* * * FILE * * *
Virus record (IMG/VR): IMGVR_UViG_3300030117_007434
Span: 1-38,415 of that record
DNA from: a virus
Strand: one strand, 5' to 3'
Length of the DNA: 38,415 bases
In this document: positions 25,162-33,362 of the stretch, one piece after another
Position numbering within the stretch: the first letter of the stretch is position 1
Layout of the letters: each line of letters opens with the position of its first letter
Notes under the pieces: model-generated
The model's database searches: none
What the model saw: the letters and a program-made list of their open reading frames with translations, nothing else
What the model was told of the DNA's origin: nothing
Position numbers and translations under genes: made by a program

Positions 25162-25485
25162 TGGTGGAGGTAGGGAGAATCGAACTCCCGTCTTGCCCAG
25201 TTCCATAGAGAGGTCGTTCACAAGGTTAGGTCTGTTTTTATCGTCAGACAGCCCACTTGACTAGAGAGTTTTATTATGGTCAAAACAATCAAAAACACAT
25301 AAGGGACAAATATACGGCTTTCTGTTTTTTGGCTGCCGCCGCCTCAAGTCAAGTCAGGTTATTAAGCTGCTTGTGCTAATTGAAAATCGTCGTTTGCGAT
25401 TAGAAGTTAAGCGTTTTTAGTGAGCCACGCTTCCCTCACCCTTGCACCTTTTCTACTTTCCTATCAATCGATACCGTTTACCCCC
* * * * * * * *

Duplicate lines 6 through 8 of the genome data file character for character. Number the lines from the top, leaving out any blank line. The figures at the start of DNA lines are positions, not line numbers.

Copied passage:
In this document: positions 25,162-33,362 of the stretch, one piece after another
Position numbering within the stretch: the first letter of the stretch is position 1
Layout of the letters: each line of letters opens with the position of its first letter